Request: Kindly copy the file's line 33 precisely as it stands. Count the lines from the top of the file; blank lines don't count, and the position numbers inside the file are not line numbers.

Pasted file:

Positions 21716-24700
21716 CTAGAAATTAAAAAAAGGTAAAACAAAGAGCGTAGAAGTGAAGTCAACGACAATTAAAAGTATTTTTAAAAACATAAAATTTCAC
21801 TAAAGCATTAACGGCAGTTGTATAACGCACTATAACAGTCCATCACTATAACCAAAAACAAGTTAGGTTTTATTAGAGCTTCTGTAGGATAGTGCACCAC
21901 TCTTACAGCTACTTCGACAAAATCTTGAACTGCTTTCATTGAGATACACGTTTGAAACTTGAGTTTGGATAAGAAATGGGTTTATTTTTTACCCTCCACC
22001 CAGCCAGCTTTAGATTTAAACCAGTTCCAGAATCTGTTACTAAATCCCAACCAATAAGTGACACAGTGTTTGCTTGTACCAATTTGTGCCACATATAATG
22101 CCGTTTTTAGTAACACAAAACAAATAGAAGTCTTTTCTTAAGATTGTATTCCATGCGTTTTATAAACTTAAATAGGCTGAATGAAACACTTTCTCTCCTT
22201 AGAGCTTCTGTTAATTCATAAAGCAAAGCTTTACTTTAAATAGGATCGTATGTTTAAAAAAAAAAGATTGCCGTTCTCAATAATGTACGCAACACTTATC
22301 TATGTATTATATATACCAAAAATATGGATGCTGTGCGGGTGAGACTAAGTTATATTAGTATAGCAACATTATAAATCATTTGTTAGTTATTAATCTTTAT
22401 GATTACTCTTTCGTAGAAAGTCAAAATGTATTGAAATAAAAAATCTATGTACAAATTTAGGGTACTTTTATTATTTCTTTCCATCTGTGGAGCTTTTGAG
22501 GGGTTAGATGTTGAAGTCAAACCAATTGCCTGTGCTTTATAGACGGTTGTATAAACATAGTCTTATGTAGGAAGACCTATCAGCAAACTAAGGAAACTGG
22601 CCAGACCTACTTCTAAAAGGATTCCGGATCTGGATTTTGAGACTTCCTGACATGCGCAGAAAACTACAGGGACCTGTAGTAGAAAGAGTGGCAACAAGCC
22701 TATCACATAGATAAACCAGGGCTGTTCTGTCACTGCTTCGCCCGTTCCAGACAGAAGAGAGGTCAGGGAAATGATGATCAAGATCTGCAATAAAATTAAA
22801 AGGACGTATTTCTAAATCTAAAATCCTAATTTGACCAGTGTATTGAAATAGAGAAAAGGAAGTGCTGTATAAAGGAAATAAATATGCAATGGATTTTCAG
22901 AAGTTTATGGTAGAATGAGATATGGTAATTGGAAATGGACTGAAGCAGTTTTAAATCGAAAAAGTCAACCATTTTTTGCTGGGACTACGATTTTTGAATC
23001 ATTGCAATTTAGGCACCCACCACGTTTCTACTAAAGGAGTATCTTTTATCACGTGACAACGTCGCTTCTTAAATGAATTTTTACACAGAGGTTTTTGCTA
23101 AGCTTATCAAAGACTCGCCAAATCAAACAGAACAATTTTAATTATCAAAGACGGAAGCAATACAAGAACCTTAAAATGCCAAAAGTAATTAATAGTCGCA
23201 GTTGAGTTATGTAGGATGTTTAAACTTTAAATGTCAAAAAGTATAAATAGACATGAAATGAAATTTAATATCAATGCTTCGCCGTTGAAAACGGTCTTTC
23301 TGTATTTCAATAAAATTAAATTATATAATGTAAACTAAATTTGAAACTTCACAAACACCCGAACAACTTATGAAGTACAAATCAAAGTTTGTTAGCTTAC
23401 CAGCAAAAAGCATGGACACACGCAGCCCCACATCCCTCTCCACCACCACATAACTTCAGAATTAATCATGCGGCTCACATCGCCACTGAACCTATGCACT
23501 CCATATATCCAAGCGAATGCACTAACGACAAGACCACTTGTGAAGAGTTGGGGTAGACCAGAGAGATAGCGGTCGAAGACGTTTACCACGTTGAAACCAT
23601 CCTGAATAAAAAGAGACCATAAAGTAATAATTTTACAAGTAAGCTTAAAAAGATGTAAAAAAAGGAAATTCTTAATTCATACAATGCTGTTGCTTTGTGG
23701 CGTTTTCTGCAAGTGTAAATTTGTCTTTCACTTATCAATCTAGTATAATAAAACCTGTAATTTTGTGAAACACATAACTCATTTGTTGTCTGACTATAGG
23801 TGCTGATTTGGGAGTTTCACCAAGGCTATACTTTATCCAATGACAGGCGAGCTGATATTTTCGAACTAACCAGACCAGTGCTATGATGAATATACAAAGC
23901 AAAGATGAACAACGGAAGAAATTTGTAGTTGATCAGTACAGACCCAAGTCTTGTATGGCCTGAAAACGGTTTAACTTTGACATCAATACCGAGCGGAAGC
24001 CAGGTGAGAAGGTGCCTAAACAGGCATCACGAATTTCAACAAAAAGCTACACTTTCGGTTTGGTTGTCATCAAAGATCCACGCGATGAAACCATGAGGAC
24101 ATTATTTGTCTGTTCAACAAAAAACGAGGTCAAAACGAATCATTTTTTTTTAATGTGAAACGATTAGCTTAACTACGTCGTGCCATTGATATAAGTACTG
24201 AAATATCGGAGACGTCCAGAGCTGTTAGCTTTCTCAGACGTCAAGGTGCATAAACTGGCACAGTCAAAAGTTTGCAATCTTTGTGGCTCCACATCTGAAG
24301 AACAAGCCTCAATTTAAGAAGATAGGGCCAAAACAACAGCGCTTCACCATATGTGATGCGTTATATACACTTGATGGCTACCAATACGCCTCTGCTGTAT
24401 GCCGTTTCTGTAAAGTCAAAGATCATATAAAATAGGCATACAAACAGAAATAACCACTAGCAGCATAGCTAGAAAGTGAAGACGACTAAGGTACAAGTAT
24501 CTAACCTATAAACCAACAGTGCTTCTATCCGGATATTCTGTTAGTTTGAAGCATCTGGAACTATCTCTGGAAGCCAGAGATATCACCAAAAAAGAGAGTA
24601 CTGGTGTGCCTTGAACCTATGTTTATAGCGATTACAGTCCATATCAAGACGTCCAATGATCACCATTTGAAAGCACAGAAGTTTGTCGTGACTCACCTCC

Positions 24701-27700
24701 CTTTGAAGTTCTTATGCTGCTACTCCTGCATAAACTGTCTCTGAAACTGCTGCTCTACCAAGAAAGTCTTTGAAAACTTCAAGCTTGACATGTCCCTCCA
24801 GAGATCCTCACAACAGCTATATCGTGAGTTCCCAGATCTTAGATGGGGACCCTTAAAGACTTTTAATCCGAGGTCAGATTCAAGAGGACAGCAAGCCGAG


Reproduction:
24701 CTTTGAAGTTCTTATGCTGCTACTCCTGCATAAACTGTCTCTGAAACTGCTGCTCTACCAAGAAAGTCTTTGAAAACTTCAAGCTTGACATGTCCCTCCA